It was not only wage controls and the destruction of union bargaining power which were responsible for this but also the high level of food prices. Agricultural price supports in both countries and the comparatively high prices paid in Germany for food imports from south‑eastern Europe eroded the gain in wage rates after 1933. The available evidence fully supports the view that fascist economic policy both in Germany and Italy was as extraordinarily favourable towards the agricultural sector as it was unfavourable to industrial labour. Both in direct subsidies and in indirect financial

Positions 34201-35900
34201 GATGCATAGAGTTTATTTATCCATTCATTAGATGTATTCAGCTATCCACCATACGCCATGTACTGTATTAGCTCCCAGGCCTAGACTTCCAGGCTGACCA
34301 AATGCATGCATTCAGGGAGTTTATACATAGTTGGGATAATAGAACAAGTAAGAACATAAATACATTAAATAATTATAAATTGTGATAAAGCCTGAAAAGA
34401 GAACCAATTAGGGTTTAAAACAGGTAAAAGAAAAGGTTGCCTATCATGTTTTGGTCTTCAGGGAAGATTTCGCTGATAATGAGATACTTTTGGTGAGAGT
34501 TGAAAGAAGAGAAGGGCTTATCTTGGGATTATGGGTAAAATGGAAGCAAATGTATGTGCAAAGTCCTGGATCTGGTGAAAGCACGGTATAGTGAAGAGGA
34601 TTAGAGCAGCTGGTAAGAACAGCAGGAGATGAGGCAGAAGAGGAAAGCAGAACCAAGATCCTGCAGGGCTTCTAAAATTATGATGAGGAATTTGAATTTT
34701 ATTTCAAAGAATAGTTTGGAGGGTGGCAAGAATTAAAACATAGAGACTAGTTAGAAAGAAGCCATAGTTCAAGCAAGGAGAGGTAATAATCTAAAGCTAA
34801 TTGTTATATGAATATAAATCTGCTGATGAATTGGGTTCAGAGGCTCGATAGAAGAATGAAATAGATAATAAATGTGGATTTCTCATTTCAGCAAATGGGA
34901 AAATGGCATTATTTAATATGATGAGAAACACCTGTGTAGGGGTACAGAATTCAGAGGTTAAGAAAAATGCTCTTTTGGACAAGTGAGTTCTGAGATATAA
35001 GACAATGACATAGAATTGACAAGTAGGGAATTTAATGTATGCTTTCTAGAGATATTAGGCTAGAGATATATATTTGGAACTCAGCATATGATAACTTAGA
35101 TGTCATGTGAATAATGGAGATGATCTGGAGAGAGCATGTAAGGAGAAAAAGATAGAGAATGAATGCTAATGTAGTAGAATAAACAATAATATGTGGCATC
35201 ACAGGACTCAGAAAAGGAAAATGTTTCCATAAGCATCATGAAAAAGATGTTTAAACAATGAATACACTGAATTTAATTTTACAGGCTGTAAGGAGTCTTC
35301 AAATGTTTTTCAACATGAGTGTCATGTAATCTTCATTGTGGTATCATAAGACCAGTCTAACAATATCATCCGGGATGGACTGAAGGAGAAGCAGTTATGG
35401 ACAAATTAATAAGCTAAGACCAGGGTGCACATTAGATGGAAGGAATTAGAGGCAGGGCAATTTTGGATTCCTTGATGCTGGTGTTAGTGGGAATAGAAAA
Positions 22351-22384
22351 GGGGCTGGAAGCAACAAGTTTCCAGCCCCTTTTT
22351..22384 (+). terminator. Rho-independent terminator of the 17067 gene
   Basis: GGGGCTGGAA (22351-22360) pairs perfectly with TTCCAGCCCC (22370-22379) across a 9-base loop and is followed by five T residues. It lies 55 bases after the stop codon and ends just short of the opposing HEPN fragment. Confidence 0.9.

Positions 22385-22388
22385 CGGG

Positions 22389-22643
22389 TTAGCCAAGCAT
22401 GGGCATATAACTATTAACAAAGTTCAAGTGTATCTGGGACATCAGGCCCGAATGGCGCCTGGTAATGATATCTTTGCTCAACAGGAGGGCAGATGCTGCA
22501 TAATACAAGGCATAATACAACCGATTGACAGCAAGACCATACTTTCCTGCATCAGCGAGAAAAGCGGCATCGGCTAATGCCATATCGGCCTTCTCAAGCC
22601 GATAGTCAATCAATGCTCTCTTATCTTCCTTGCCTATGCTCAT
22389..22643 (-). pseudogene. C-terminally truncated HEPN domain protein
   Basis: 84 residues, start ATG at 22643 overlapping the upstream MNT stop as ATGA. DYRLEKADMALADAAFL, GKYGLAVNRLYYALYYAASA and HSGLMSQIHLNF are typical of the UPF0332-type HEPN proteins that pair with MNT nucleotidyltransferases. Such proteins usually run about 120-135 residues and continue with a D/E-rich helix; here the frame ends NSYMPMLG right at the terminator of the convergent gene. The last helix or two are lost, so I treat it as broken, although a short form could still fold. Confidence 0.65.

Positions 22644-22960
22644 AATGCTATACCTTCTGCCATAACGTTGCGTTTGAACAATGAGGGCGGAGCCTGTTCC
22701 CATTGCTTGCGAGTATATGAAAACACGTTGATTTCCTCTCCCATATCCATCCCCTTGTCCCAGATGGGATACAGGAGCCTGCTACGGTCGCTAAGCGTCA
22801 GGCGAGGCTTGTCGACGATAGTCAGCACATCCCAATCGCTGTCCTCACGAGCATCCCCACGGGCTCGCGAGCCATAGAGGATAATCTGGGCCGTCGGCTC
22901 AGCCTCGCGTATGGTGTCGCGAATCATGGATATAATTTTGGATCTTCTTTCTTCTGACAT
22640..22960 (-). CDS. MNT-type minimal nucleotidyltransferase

benefits agriculture was one of the main beneficiaries of the public purse in both countries. Direct subsidies usually were for the purpose of specific improvements. New equipment, better seed, local agricultural competitions were all subsidised in this way. More expensive was the creation of new farms. In Italy this took the form of the extension of the cultivable area, chiefly by the drainage of marsh land. The total expenditure in land reclamation there between 1921‑22 and July 1936 was almost three times that of the period between 1870 and 1921.(2) In Germany the creation of new farms had a specifically ideological basis. The new units were small peasant farms between 7.5 and 10 hectares whose tenures were virtually inalienable. The indirect financial benefits came through the protection against low international primary product prices and through tax benefits. The value of food imports into Germany in 1935‑38 was only thirty per cent that of 1925‑28 and in most years after 1932 Italian wheat imports were only 25 per cent of their level in 1925‑28.(3) Part of the income gain to the farming community was also eroded by higher prices for fodder. Nevertheless the increase in the earnings of self‑employed farmers in Germany between 1933 and 1938 was over three times the increase in weekly wage rates over the same period.(4) In Italy the annual mean percentage rate of growth of capital in the agricultural sector between 1920 and 1939 seems to have been higher than in the preceding and following periods.(5) It was not only in propaganda that the fascist regimes held up to admiration the image of a stable wholesome and pure peasant rurality; they actually sought by legislation to make this utopian vision a reality. The new inalienable farm units in Germany were created to be 'independent of the market and the general economic situation.'(6) Marriage loans made available to agricultural labourers could be eventually written off if the labourer stayed on the land. In Italy legislation in the growth years 1928 and 1929 specifically forbade migration from the countryside. Of course policies of this kind could not work. More than that, given the economic trends they were a positive handicap. But the utopian vision of a prosperous and stable rural society which had influenced rural voters to vote for a political creed evolved in an urban intellectual milieu was incorporated into the making of fascist economic policy and added its weight to the other influences suggesting a redistribution of economic rewards towards landowners.